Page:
FILM REVIEW - WONDER WOMAN
Running Length: 141 minutes
Release Date: 2nd June 2017
Directed by: Patty Jenkins
Cast: Gal Gadot, Chris Pine, Robin Wright, Danny Huston
Screenplay by: Allan Heinberg
Director of Photography: Matthew Jensen
``Director Patty Jenkins deserves much respect for ditching the comic book cookie-cutter blueprint``
Here we have DC Films’ fourth attempt to emulate the colossal success of Marvel. Diehard comic fans (and conspiracy nuts) might like to think otherwise, but the critical massacre of Man of Steel, Batman V Superman and Suicide Squad was not down to some snooty film critic bias; it was because these movies were objectively terrible. That being said, Wonder Woman benefits greatly from association with what has come before.
So rejoice, nerds! Wonder Woman is pretty good!
In the closing days of World War I, the utopian island of Themyscira is left untouched by global events because it’s hidden behind a magical something-or-other. Here, Diana (Gal Gadot) has grown up in a society of women who spend all day knocking seven bells out of each other for kicks. But then international super spy Steve Trevor (Chris Pine) drops from the sky followed by the German navy and all hell breaks loose. With Germany preparing to sign an armistice, Trevor is in possession of intelligence proving that a nutty general called Ludendorff (Danny Huston – no stranger to a little ham and cheese) is planning to prolong the War by releasing a deadly new strain of gas, and killing thousands in the process. Diana decides to help Trevor, so after a quick stop in London (plenty of fish-out-of-water jokes), she’s off to the Western Front to fight the Hun.
Director Patty Jenkins deserves much respect for ditching the comic book cookie-cutter blueprint. Somehow, she has managed slip a movie past all the production committees, marketing managers and test audiences that isn’t wall-to-wall with spectacle for spectacle’s sake. The pace of Wonder Woman isn’t exactly laid back, but it’s practically horizontal compared with the current crop of formulaic superhero fluff. Allan Heinberg’s script achieves all the necessary suspension of disbelief while still allowing plenty of breathing room for antiquated notions such as pacing and character development.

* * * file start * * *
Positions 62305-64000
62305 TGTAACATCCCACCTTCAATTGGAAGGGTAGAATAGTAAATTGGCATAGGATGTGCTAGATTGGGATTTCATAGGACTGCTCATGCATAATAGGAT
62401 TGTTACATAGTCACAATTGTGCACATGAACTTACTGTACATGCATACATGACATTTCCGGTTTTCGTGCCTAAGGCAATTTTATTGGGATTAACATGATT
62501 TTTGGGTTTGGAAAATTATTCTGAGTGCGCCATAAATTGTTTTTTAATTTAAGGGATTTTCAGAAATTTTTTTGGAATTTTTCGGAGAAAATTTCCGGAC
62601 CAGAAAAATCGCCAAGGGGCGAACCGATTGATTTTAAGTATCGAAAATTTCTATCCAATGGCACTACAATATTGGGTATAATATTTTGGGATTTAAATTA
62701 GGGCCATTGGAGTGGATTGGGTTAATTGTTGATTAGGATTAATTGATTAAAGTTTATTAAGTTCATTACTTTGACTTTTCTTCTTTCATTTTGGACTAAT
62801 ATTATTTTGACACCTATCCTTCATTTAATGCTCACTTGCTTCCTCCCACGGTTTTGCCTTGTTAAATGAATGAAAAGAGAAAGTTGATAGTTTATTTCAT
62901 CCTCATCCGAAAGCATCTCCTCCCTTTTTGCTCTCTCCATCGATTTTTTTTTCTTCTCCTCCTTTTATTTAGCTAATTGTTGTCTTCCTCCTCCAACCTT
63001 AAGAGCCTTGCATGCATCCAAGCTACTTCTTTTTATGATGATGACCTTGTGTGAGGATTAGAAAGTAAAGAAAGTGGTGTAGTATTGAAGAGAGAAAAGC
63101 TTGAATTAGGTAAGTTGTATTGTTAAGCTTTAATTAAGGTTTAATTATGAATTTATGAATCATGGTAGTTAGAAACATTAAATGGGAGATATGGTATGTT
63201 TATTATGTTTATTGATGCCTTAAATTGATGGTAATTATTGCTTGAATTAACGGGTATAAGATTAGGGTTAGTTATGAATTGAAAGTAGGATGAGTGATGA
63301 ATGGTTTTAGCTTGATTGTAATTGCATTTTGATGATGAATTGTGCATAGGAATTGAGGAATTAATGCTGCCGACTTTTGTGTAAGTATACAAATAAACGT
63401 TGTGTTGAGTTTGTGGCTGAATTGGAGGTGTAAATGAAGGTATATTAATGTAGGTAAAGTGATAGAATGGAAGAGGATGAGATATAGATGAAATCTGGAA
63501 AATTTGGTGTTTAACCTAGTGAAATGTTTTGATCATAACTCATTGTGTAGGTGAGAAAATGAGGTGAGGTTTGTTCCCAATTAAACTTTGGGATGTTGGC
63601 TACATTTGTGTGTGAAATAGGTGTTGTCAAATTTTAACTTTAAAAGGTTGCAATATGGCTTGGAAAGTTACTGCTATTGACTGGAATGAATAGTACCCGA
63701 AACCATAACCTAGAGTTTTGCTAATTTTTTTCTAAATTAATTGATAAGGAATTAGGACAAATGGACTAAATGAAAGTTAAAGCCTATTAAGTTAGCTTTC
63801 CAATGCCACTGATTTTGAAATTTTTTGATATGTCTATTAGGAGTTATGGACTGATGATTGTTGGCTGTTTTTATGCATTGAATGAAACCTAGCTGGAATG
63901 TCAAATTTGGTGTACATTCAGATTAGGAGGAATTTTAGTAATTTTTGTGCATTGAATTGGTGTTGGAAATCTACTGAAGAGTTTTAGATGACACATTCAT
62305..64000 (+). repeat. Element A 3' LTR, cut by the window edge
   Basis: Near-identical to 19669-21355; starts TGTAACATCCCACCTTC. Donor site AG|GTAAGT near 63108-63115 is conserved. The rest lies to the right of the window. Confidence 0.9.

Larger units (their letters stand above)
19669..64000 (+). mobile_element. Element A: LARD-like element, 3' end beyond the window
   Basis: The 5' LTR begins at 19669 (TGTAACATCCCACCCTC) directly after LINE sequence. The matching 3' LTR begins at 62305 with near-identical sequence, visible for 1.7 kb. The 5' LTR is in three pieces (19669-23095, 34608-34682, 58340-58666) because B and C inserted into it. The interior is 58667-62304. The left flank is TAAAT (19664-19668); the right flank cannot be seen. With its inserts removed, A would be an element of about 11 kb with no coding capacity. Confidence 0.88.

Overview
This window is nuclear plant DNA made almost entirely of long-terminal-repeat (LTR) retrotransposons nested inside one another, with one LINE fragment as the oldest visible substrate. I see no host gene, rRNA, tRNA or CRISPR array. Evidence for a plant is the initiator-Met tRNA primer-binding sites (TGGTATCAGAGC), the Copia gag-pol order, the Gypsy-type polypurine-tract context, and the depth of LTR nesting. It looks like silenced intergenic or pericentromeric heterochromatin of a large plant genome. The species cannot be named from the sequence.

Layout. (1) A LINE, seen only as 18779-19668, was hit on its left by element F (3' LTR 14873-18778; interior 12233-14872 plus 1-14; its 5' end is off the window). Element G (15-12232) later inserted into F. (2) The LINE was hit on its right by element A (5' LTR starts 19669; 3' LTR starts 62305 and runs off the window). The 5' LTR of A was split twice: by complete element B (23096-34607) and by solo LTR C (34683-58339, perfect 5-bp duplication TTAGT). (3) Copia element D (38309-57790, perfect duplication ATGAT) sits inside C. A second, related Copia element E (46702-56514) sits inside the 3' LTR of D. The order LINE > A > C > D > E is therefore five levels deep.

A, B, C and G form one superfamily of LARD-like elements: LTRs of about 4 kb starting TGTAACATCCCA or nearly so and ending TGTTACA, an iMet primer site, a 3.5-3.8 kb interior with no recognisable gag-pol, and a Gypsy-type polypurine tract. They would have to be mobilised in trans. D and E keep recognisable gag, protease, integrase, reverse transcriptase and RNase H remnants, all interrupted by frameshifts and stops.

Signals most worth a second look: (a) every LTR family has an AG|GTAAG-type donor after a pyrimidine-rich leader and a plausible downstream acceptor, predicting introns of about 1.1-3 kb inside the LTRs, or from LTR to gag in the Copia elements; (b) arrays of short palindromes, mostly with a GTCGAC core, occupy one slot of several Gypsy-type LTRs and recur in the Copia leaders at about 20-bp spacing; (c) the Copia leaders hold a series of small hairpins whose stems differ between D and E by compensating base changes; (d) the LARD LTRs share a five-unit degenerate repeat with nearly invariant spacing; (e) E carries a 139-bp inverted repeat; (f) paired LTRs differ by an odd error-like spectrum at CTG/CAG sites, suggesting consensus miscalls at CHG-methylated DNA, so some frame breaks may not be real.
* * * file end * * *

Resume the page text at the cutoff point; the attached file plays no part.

Dark and gritty certainly hasn’t helped DC’s efforts so far. So when your protagonist is running around WWI trenches in a metal bustier and magic rope of truth, it’s best to just commit to the silliness. In this regard Wonder Woman is honest in its intent. It doesn’t do irony, and Jenkins has gone for a look-and-feel reminiscent of Universal’s pulp-y film serials from the 1930s. It’s a better movie for it. The war setting will no doubt prompt some favourable comparisons with Joe Johnson’s Captain America (the current high water mark of spandex), but a better comparison would be Johnson’s forgotten classic, The Rocketeer.
It has become a comic book convention to throw franchise-building cameos at the screen like monkeys flinging excrement against a wall, so it is refreshing to see a film titled Wonder Woman that deals solely with the one character. Come November, Gadot will be back with Batman, Superman and Fishman in Justice League, but for now she’s given the respect of carrying a movie solely on her own shoulders. Both Gadot and Pine are perfectly cast. She completely owns the role and her innate charm is more than enough to carry her through some absurd chunks of action. Pine is a versatile actor, often far better than the roles he accepts. While the role isn’t exactly a stretch, he handles the mix of humour and gravitas with confidence.
Clocking in at well over the two hour mark, Wonder Woman just doesn’t know when to quit and much of the final act could have been left on the cutting room floor. The last 25 minutes – when David Thewlis pays the humiliating price for filling the “quality actor slumming it” role – is another button-mashing end-of-level boss fight that could have been lifted from any number of similar movies.
DC Films badly needed a win after a series of costly misfires. Wonder Woman isn’t a masterpiece, but it is a confident summer blockbuster that doesn’t try to be big or clever. Essentially, it achieves what it sets out to do, and in that regard it is a victory.